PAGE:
HEART attack victims in the Capital are having to wait longer than they should for an ambulance, new figures have revealed.
Emergency crews are meant to reach such patients within eight minutes and the official target is to do this on 75 per cent of occasions.
Figures released under a Freedom of Information request made by the Scottish Conservatives show that in South East division – covering Lothian and Borders – the proportion of cardiac arrest cases where an ambulance arrived in eight minutes was 72.62 per cent.
But ambulance bosses said a rise in the number of call-outs meant that they were reaching more cardiac patients within the eight-minute target and saving more patients’ lives.
The Evening News’ Shockingly Easy campaign for life-saving defibrillators in every sports venue across the Lothians was established in memory of Jamie Skinner, 13, who died after suffering a cardiac arrest on a Saughton football pitch in 2013.
The latest figures, obtained by the Tories, showed a wide variation in response-time performance over the year from a high of 82.35 per cent reached within eight minutes to a low of 59.55 per cent in December. The average 72.62 per cent was down from 77.51 per cent in 2014.
Miles Briggs, Conservative candidate for the Lothians at the Holyrood elections, said: “It’s alarming that performance on such a crucial issue is slipping. It’s well documented that the longer it takes for a heart attack patient to receive help, the worse their outcome is going to be.
“That’s why the eight-minute aspiration is in place, and that’s why it’s so critical it is met as often as possible.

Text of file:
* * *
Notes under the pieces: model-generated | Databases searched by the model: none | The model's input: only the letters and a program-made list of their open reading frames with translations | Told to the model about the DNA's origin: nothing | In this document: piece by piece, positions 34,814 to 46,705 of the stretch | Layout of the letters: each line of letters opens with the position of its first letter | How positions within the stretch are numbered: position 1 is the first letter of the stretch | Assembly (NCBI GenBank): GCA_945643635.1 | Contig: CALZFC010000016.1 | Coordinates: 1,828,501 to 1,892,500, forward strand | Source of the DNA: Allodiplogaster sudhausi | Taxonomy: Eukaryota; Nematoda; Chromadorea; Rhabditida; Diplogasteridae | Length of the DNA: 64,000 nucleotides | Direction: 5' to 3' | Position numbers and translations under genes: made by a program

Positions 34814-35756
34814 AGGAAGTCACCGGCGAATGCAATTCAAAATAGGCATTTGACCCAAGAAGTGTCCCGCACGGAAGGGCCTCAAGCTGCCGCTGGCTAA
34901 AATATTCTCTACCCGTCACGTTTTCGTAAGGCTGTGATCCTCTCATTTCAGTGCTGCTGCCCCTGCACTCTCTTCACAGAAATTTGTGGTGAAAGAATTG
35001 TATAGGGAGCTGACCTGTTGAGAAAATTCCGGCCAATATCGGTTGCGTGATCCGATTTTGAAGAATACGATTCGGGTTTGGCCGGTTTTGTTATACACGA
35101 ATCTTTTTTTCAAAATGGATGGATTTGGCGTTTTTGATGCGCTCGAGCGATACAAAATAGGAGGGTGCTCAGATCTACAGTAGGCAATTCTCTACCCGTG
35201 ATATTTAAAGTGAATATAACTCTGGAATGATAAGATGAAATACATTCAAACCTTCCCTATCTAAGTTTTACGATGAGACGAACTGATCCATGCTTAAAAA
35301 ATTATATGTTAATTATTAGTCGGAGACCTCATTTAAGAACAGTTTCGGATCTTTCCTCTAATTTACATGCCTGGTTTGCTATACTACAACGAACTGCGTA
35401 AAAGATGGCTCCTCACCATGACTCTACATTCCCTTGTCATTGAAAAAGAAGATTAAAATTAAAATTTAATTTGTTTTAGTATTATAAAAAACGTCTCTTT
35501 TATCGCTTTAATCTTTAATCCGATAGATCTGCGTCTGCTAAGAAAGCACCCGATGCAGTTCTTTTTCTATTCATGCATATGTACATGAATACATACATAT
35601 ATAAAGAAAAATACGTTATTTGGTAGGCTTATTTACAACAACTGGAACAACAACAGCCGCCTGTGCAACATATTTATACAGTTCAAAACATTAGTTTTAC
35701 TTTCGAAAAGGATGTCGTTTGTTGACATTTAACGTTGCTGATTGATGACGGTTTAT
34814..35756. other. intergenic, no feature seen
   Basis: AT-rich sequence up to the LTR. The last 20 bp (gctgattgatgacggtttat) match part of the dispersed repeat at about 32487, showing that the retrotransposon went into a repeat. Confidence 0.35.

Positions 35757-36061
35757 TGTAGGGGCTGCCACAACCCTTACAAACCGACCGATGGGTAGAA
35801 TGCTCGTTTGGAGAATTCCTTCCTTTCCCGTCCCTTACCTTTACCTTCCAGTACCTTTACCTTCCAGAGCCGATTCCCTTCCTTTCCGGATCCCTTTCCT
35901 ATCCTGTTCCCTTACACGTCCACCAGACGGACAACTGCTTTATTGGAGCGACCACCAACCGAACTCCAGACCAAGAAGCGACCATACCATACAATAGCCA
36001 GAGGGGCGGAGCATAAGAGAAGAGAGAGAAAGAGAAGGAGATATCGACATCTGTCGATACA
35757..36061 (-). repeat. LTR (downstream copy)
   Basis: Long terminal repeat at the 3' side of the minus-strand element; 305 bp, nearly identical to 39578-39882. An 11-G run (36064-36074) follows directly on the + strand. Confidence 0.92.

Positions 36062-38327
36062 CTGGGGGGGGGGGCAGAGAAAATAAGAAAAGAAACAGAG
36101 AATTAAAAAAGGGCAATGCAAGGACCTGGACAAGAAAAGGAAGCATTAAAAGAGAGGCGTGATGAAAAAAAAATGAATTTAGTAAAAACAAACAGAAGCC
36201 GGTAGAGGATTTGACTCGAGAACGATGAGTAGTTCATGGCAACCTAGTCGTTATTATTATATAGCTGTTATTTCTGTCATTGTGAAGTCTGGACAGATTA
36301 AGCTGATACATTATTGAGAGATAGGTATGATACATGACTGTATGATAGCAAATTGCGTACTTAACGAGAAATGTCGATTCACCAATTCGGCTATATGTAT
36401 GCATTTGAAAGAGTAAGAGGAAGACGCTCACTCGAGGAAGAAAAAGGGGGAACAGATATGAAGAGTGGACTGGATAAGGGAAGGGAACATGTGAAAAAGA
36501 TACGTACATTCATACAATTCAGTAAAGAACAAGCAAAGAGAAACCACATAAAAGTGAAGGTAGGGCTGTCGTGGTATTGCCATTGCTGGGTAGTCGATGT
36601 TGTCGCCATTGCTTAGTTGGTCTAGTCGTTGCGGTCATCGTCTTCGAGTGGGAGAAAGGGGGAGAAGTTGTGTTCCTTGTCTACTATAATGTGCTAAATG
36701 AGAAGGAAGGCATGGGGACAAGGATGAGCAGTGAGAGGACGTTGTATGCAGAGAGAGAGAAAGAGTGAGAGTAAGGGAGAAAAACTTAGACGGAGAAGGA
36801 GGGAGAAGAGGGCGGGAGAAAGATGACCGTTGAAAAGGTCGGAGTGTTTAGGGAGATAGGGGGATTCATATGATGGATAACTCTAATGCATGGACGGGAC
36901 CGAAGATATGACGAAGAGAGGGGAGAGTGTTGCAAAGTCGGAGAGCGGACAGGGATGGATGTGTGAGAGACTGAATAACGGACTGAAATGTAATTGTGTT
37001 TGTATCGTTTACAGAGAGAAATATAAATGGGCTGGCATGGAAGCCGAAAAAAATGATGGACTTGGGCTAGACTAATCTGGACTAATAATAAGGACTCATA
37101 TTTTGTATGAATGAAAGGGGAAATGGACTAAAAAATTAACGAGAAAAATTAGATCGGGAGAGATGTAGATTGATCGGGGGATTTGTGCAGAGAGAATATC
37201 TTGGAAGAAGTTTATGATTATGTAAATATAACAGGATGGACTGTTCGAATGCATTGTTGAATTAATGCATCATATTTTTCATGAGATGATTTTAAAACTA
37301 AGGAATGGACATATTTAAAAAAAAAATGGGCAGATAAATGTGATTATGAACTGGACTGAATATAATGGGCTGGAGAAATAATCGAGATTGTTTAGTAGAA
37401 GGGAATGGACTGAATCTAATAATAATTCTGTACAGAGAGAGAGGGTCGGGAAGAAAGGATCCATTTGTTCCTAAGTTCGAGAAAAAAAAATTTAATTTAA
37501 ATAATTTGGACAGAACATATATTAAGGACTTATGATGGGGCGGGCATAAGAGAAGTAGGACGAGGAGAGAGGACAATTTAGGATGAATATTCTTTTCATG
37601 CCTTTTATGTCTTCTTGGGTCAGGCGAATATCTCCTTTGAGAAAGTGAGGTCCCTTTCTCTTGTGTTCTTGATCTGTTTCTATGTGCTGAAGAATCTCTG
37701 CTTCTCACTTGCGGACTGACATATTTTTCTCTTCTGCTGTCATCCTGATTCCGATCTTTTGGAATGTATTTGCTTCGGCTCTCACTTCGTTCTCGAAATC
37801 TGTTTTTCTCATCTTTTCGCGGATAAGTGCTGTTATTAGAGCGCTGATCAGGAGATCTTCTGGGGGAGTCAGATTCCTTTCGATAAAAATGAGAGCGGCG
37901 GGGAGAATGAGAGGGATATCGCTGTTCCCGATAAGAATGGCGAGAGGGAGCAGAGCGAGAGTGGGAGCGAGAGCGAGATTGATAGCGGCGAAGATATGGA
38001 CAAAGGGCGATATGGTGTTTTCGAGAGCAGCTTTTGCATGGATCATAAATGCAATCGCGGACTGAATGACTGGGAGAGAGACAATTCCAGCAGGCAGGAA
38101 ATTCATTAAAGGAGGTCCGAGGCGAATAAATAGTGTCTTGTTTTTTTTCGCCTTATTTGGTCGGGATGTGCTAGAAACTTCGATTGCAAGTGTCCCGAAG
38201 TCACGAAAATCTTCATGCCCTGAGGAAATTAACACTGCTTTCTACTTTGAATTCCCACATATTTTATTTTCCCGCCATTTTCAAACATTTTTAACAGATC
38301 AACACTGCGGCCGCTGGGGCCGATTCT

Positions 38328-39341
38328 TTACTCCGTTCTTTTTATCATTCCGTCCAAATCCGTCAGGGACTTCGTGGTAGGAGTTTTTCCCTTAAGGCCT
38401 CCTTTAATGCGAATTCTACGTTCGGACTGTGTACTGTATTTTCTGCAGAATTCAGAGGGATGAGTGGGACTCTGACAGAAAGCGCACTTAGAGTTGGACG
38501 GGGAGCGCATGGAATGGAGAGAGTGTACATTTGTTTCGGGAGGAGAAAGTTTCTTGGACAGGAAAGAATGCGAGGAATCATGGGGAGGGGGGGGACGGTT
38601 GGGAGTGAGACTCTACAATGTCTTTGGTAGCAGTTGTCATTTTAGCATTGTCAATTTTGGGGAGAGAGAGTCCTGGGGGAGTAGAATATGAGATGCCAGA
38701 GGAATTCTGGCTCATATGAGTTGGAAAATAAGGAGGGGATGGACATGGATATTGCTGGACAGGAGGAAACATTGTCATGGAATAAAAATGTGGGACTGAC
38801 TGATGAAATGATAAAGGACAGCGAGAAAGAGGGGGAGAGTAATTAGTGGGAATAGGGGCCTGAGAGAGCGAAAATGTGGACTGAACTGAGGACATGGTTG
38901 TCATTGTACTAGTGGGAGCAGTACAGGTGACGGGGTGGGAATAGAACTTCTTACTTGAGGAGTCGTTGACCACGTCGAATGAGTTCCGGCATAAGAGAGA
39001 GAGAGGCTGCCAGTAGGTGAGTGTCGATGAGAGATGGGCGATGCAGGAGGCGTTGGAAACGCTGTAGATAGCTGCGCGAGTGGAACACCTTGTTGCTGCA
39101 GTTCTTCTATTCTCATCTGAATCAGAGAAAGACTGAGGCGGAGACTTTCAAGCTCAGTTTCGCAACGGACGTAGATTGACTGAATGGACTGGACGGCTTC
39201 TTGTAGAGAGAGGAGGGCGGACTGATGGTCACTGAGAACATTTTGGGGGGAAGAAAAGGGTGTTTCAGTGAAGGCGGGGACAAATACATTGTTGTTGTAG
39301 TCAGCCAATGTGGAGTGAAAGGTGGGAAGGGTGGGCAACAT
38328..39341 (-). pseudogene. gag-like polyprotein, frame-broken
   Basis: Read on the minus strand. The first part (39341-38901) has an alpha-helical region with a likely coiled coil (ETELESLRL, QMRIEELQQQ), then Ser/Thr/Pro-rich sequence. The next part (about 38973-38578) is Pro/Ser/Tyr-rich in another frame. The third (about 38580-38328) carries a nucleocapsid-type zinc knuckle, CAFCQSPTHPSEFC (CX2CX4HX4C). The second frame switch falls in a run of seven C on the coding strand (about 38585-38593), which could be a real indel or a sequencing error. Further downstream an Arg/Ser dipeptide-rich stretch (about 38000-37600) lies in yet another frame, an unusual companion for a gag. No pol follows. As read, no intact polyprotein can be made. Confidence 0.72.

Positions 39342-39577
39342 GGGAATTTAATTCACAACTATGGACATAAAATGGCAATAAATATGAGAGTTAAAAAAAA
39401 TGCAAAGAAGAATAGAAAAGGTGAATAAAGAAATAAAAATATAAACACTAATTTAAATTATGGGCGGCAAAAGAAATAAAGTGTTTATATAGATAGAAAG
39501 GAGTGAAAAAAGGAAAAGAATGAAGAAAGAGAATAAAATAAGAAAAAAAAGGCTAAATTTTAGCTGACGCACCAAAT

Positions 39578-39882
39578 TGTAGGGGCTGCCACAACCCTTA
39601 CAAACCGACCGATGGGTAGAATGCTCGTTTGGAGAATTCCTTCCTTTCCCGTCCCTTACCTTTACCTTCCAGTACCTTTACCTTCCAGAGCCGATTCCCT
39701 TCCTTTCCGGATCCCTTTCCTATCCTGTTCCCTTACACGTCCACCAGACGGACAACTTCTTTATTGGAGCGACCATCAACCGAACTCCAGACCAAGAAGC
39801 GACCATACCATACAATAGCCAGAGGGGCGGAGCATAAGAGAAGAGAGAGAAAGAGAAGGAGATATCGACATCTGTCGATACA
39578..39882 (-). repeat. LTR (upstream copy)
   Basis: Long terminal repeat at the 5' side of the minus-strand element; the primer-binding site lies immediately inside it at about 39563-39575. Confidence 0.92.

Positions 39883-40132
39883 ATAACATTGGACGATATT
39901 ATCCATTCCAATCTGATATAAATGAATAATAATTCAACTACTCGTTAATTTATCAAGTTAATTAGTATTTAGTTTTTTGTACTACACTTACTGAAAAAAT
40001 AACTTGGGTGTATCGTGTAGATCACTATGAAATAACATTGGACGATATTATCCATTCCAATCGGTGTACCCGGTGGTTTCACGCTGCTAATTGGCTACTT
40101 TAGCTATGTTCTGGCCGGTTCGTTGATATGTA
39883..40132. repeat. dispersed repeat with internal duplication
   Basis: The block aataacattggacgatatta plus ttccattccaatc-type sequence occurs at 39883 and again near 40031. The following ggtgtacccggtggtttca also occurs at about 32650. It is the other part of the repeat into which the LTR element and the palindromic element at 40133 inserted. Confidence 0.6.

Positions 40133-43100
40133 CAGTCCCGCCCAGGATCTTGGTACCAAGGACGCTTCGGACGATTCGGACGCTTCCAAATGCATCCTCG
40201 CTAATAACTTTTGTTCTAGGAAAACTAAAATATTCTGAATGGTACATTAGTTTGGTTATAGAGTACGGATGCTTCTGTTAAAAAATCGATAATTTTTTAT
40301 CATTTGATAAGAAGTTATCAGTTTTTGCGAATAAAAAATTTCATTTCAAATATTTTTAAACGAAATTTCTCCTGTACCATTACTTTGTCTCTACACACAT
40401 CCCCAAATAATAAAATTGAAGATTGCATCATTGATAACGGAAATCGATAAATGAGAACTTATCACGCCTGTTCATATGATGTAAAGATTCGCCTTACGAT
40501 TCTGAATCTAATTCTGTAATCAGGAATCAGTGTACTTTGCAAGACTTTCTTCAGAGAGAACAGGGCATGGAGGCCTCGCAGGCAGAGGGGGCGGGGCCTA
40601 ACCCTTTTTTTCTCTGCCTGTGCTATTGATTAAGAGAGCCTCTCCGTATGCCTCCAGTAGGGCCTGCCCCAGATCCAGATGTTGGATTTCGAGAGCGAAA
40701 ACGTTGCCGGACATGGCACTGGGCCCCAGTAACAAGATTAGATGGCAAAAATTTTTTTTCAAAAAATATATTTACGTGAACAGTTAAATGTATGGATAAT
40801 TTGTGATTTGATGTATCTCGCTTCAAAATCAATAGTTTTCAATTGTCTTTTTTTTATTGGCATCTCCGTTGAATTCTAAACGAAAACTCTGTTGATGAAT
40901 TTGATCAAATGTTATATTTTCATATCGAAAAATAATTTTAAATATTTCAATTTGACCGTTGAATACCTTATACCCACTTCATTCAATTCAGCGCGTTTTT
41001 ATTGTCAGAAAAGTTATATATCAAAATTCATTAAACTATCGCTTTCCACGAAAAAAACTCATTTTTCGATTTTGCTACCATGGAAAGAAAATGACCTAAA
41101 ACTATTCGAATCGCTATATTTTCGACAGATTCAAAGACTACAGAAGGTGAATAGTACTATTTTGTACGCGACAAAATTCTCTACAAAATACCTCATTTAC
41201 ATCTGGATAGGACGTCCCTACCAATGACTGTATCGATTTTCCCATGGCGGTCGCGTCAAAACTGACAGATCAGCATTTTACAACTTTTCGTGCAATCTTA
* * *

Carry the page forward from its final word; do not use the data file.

“Paramedics do a tremendous job, but they need to be better supported to do their job by the Scottish Government.
“It’s vital this trend across the Lothians is turned around as a matter of urgency.”
“That is why I have strongly supported the Evening News Shockingly Easy campaign and back the aim to ensure that there is a life-saving defibrillator machine in every sports centre in the Lothians.”
A Scottish Ambulance Service spokesman said: “Ambulance crews responded to an increase of 475 cardiac cases in Scotland last year, reaching 199 more cardiac patients than the previous year within eight minutes.
“Our emergency teams are saving more patients who have suffered cardiac arrest than ever before, as shown by a 21 per cent improvement in resuscitation rates.”
He said 12 frontline staff would be recruited and trained for deployment in the Lothians this year to improve cover.
“Response times fluctuate throughout the year and are an important aspect of pre-hospital care, but the clinical expertise of ambulance teams is key to good patient outcomes and saving lives.
“They are monitored on an ongoing basis and are affected by a number of factors, including increases in demand, weather conditions, traffic congestion and turnaround times at hospitals.
“The service is committed to providing the best possible standards of care for patients in Scotland and training is focused on developing and improving resuscitation techniques.”
He said the ambulance service supported CPR training programmes and the introduction of public access defibrillators as part of the national Save a Life for Scotland campaign to improve survival rates for cardiac arrest.